This article is only available in the PDF format. Download the PDF to view the article, as well as its associated figures and tables.
Artificial Respiration, Theory and Applications, as edited by James L. Whittenberger, MD, from the works of 15 authors, is well written and makes for fast, clear, and easy reading and understanding.
The theories and mechanics of respiration are described well and the different phases are fully covered. There are many illustrations to clarify any questions the reader may have about theory or mechanics.
Part One deals with the physiology of respiration, in which the exchange of gases is explained definitely and briefly. The pulmonary and systemic circulations and their functions in respiration are well presented. Part Two deals with the different techniques of artificial respiration and discusses their good and bad features. Methods of manual artificial respiration are explained by word and picture, the mouth-to-mouth or mouth-to-nose seemingly preferred. The open airway is stressed as being absolutely essential, in this as in all other techniques.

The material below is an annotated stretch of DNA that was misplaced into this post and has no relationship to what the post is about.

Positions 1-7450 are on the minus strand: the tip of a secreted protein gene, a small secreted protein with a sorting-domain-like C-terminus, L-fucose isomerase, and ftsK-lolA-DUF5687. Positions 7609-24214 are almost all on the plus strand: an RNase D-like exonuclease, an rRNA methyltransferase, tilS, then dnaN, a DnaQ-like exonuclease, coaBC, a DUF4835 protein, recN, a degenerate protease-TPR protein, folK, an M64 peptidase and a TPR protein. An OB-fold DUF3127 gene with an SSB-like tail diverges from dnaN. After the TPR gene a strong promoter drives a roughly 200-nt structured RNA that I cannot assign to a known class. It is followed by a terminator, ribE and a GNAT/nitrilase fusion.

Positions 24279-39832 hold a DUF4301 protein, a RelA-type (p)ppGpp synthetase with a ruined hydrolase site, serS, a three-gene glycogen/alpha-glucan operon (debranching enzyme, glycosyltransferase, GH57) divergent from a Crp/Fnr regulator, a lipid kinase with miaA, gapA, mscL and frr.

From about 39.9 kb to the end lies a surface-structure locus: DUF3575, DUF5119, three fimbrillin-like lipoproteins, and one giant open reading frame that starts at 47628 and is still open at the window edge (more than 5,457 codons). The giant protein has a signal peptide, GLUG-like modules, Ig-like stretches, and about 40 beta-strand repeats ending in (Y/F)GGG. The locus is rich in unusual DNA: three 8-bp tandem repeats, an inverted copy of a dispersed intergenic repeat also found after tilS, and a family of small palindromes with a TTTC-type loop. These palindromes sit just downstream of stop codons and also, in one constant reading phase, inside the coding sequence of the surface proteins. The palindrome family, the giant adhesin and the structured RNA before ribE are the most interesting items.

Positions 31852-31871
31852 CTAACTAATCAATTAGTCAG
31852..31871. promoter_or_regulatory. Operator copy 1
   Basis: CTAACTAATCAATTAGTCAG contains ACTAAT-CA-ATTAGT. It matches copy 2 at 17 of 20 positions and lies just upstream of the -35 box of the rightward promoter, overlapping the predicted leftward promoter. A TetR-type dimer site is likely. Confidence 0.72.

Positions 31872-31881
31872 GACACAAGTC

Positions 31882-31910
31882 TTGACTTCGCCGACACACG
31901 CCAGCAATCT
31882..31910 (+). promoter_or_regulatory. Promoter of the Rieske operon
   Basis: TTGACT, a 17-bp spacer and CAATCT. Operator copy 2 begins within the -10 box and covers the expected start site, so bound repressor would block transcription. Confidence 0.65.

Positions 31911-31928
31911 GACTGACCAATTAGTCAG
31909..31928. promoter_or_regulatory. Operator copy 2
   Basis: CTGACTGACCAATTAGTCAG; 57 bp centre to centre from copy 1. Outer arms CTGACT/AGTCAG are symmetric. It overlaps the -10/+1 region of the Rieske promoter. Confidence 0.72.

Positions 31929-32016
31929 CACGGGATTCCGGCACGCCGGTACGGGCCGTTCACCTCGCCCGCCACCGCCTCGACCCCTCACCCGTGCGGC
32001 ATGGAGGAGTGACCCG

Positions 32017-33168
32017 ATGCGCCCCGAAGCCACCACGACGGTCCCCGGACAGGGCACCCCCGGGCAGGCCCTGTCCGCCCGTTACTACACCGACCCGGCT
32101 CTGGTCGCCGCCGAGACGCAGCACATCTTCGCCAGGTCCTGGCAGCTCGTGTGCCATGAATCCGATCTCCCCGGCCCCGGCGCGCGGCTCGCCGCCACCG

The different mechanical methods are
Gordon AT. Artificial respiration; theory and applications. JAMA. 1963;184(1):82. doi:10.1001/jama.1963.03700140138035
Coronavirus Resource Center
Customize your JAMA Network experience by selecting one or more topics from the list below.
Create a personal account or sign in to: